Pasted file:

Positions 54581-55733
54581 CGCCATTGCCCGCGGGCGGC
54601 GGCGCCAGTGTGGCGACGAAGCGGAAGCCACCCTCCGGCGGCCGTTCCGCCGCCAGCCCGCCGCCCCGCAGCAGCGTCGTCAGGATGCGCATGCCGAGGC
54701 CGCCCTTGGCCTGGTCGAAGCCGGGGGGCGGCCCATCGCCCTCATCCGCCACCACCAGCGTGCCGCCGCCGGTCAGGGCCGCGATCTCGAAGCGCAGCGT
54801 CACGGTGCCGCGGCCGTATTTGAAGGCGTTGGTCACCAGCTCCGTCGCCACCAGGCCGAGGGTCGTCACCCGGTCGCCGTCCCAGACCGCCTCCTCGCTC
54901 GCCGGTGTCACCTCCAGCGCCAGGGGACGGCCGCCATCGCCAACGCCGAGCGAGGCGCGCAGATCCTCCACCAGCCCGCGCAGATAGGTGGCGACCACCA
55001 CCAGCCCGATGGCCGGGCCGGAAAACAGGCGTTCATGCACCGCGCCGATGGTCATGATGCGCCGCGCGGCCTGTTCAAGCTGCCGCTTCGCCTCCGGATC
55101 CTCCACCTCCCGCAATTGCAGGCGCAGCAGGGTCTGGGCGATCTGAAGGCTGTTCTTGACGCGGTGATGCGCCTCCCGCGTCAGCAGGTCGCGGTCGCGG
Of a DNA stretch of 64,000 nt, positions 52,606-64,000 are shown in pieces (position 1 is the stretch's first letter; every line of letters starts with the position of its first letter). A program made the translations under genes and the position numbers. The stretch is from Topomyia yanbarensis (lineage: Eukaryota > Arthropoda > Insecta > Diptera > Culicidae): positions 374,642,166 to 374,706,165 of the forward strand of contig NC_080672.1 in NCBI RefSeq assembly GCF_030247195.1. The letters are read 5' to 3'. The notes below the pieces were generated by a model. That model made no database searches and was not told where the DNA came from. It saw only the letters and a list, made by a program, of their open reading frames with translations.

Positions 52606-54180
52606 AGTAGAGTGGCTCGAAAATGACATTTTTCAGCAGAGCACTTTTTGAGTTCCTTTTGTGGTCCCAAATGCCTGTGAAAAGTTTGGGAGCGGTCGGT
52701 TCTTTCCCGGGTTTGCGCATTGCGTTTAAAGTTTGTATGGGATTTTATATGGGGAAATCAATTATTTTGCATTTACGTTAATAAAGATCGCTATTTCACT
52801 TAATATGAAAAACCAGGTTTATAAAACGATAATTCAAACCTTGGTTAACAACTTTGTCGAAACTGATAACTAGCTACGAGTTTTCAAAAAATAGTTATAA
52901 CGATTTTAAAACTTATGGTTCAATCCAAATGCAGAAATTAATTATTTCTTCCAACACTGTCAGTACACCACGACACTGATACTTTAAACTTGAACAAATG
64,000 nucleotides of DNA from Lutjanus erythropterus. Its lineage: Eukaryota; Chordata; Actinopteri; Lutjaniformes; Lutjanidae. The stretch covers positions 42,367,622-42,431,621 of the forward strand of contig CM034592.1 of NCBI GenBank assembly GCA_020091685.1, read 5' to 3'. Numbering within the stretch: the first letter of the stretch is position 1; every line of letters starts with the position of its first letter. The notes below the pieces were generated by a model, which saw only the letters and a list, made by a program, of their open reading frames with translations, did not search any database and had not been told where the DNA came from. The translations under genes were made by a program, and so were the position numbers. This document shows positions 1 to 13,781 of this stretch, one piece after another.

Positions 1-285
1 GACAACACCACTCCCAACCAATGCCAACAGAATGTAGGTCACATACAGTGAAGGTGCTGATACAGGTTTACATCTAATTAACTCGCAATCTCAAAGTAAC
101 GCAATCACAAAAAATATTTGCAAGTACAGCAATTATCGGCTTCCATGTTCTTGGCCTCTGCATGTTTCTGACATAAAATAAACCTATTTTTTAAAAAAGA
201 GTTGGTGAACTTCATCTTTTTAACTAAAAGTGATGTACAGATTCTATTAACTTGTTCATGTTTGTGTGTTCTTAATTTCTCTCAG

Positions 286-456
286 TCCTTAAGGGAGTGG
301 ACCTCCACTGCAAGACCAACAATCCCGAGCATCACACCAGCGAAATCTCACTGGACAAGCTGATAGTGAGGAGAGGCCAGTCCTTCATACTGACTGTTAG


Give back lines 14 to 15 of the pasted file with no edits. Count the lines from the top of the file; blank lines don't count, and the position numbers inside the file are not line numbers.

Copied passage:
52901 CGATTTTAAAACTTATGGTTCAATCCAAATGCAGAAATTAATTATTTCTTCCAACACTGTCAGTACACCACGACACTGATACTTTAAACTTGAACAAATG
64,000 nucleotides of DNA from Lutjanus erythropterus. Its lineage: Eukaryota; Chordata; Actinopteri; Lutjaniformes; Lutjanidae. The stretch covers positions 42,367,622-42,431,621 of the forward strand of contig CM034592.1 of NCBI GenBank assembly GCA_020091685.1, read 5' to 3'. Numbering within the stretch: the first letter of the stretch is position 1; every line of letters starts with the position of its first letter. The notes below the pieces were generated by a model, which saw only the letters and a list, made by a program, of their open reading frames with translations, did not search any database and had not been told where the DNA came from. The translations under genes were made by a program, and so were the position numbers. This document shows positions 1 to 13,781 of this stretch, one piece after another.